Thomas Jefferson Papers
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IV. First State of the Report on Weights and Measures, [April 1790]

IV. First State of the Report on Weights and Measures

[April 1790]

Sir Isaac Newton has determined the length of a pendulum vibrating Seconds in latitude to be 39.2 inches = 3.2666 &c feet measuring from it’s point of suspension to it’s center of oscillation.

A rod vibrating seconds must be of the same length between the point of suspension and center of oscillation: and this center will always be found at two thirds of the whole length. Such a rod then will be 58.8 Inches or 4.9 feet English measure long. The divisions and multiples of this last measure accomodating themselves not at all to the measures and weights in use with us; but the double of it, to wit, 9.8 feet doing this remarkeably well and admitting a good check being equal to the Treble of the Pendulum of equal vibration1

Let the standard of measure be the Double length of a rod or Treble length of a Pendulum vibrating seconds. It will yeild us the following series of divisions and multiples.

measures of length, or long measures
Equivalents in
English Measures
English measures
of the same name
A Line to be noted thus .01 =    .11732I.
10. lines = an Inch .1  =   1.173    1.I About ⅙ less
10. inches = a Foot 1.   =  11.738   12. 1/50 more
10. feet = the Double3 of a 1” Rod 10.   =   9.78 feet   16.5 ⅓ more
10. rods4 = a Chain5 100.   =  97.821   66. ⅓ less
10. chains = a Furlong 1000.   = 978.212  660. ⅓ less
10. furlongs = a Mile 10000.   = 9782.125
   97.821 f.sq.
5280. ⅓ less
a square Chain of Land     100 f.sq. = 9558.94 sq.f.  104.355 f.sq. } Eng.rood
 or 10890 sq.f.
4. sq. chains = an Acre     200 f.sq. = 195.642 f.sq.
 38275.8 sq.f.
 208.71 f.sq.
or 43560 sq.f.
⅛ more
Measures of capacity or solid measures.
Equivalents in
English measures
English measures of
the same name
A Cubic Inch6 .001 =   1.61749 I.   1. about ⅓ less
10. cubic inches7 = Demi-pint   .01 =  16.749  16.875 1/24 less
10. demi-pints = Pottle   .1 = 161.749 135. ⅙ more
10. pottles = a cub. foot = Bushel or Firkin   1. = 1617.496547987 c.I. ¼ less
 .936051243048 c.f.   2160.
10. bushels or firkins = a Quarter  10. =   9.3605 cub.f. 11.736 cub. feet ⅕ less
10. quarters = a Double Tun8 100. =  93.605   80. 1/7 more


Let Rain water, as the most homogeneous substance, be referred to as the standard for weights, and a cubic of that be called an Ounce.

Equivalents in English weights English Weights of same name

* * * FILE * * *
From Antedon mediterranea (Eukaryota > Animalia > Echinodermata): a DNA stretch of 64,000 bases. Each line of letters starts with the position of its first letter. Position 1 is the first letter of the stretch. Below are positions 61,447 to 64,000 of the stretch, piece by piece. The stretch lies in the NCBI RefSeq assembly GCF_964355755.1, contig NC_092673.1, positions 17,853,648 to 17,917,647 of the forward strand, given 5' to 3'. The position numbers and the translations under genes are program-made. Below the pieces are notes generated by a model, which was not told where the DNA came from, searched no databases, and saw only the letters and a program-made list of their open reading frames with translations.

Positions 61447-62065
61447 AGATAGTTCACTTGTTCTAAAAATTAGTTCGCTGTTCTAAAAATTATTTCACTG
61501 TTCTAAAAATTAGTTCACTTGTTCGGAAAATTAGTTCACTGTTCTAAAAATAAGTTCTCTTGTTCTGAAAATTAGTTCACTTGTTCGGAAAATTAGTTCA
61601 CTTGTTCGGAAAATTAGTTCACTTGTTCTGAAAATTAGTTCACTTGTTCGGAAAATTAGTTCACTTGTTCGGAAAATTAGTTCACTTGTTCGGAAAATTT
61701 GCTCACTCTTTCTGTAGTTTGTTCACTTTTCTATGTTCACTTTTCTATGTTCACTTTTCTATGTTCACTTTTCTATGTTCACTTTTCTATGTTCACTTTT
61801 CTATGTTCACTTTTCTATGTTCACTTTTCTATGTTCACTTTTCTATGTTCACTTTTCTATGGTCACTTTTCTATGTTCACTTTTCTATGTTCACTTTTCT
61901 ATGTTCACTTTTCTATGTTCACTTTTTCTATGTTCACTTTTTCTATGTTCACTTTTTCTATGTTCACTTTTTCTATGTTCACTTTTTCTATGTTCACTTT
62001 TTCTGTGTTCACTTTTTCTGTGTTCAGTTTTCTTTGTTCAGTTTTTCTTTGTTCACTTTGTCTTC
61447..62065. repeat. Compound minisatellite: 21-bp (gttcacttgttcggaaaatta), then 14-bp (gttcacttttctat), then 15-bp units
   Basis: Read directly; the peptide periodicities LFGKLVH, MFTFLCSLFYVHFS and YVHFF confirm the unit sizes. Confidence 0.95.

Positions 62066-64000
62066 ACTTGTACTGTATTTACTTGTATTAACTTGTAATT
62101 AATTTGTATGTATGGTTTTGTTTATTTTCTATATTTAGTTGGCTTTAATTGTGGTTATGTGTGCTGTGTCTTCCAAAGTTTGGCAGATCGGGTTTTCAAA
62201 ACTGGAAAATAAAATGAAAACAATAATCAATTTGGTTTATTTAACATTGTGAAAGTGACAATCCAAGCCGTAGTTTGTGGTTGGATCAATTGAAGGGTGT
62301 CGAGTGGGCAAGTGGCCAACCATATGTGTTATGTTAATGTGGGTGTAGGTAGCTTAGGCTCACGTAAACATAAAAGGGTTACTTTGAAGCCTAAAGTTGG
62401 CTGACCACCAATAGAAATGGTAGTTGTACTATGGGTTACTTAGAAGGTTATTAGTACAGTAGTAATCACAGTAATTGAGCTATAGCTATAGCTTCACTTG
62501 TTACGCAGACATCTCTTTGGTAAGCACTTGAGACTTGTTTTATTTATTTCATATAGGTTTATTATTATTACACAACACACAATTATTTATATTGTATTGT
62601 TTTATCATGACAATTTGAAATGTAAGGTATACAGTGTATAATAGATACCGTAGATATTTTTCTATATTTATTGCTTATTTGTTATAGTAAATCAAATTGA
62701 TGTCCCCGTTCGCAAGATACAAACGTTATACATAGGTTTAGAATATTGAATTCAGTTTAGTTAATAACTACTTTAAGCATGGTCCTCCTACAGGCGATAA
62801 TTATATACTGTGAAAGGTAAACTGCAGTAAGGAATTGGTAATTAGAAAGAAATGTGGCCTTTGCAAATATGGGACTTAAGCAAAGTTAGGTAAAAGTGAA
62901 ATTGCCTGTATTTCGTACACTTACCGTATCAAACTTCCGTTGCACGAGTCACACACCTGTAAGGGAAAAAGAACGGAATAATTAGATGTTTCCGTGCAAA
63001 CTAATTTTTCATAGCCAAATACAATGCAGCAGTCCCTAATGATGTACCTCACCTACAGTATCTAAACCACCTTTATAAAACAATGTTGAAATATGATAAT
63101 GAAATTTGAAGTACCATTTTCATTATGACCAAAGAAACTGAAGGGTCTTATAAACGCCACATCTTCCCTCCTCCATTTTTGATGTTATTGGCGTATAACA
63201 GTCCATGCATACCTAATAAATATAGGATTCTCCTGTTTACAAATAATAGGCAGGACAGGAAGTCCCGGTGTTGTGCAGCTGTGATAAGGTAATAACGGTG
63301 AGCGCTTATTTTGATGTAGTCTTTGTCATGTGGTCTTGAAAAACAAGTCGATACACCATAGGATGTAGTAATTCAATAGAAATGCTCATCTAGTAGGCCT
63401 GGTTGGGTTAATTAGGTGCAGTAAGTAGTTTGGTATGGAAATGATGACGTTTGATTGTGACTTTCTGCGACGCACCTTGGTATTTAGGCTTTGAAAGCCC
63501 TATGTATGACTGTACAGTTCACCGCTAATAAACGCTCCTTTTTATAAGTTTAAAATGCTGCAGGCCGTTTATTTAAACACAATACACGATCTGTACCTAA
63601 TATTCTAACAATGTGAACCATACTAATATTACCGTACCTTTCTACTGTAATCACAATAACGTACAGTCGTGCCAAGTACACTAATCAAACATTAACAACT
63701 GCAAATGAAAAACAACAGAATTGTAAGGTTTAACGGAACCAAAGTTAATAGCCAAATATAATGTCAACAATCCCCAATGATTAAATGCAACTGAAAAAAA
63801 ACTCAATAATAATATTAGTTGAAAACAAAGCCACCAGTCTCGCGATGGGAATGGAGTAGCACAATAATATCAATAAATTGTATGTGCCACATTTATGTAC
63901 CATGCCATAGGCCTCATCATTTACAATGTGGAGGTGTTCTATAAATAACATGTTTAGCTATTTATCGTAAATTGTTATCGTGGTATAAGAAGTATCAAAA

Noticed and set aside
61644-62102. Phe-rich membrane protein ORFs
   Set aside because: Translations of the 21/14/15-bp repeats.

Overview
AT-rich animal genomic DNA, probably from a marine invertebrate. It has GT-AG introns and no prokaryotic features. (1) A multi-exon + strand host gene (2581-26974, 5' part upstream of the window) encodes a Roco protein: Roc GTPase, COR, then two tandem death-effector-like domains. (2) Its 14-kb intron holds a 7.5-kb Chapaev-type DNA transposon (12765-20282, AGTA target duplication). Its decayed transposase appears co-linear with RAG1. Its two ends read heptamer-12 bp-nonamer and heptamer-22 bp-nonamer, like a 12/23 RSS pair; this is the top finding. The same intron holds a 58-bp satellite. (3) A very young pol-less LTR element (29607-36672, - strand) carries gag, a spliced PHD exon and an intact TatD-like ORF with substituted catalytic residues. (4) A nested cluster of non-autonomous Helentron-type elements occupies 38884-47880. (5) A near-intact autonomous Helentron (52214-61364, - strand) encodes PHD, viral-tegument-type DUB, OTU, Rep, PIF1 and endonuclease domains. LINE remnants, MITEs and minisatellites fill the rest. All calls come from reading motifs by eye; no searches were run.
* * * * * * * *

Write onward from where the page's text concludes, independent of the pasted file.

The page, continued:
Avoirdupoise Troy About
= A Demigrain     .0001 .409522418 grs.   .5 gr. Troy ⅕ less
10. demigrains = a Carat     .001 4.09522418  4. equal
10. Carats = a Double Scruple     .01 40.9522418 40. 1/40 more
10. double scruples = an Ounce (cub. I. rain water)     .1  .9360512 oz.= { 409.52218
.8531717 oz.
} Troy   437.5 1/16 less
10. ounces = aPound    1. 9.360512 oz.
.585032 ℔.
.7109764. ℔. Troy  1.℔. Troy ¼ less
10. pounds = a Stone   10. 93.60512 oz.
5.85032 ℔.
7.109764 ℔. Troy  9.72 ℔. Troy ¼ less
10. stone = a Kental  100. 936.0512 oz.
58.5032 ℔.
71.09764 ℔.  100. ℔.
¼ more
10. kental= a Demi-Tun9 1000. 9360.512 oz.
585.032 ℔.
710.9764 1000. lb.
¼ more


Let the Cubic inch, or Ounce of Rain water be the standard of weight for the Unit or Dollar.

A Mill  .001 grs. Troy
10.mills = a Cent  .01 The ounce weight will be as above 409.522418
10. cents = a Dime  .1   Suppose the alloy 1/12  34.126868
10. Dimes = the Unit or Dollar 1. Remains of pure Silver in the Dollar 375.395550
10. dollars = the Eagle The Dollar as fixed by Congress had pure silver 375.64
Makes ¼ of a grain or 1/1500 of a Dollar difference   0.24445

Qu. The Quantum of alloy being arbitrary to a certain degree, might it not be so fixed as to offer an easy means of trying the purity of the coin; viz. so proportioned that it should occasion the coin to lose 1/10 of it’s weight when weighed in water?

2. Qu. Or (supposing the value of pure gold to be to that of silver as 15:1) is it more convenient so to alloy both metals as that in a golden dollar e.g. the pure metal shall be 1/15 of that in the silver dollar, and the alloy 1/15 also of that in the silver dollar: so that the alloyed masses shall be in the same proportion with the pure metals they contained?

MS (DLC: TJ Papers, 233:41955); entirely in TJ’s hand except for the date “April 1790” on verso, which is in James Madison’s hand; with deletions and interlineations, some of which are noted below. The first paragraph has lines drawn through it (see note 1); this and other alterations indicate that the MS, though at first a fair copy, became a draft for subsequent texts as to that part summarizing the proportions between the proposed decimal notation and other systems of weights and measures. A considerable number of fragments, calculations, notes, &c in Jefferson’s hand are extant and related to the above text. For convenience of reference these are numbered and described as follows: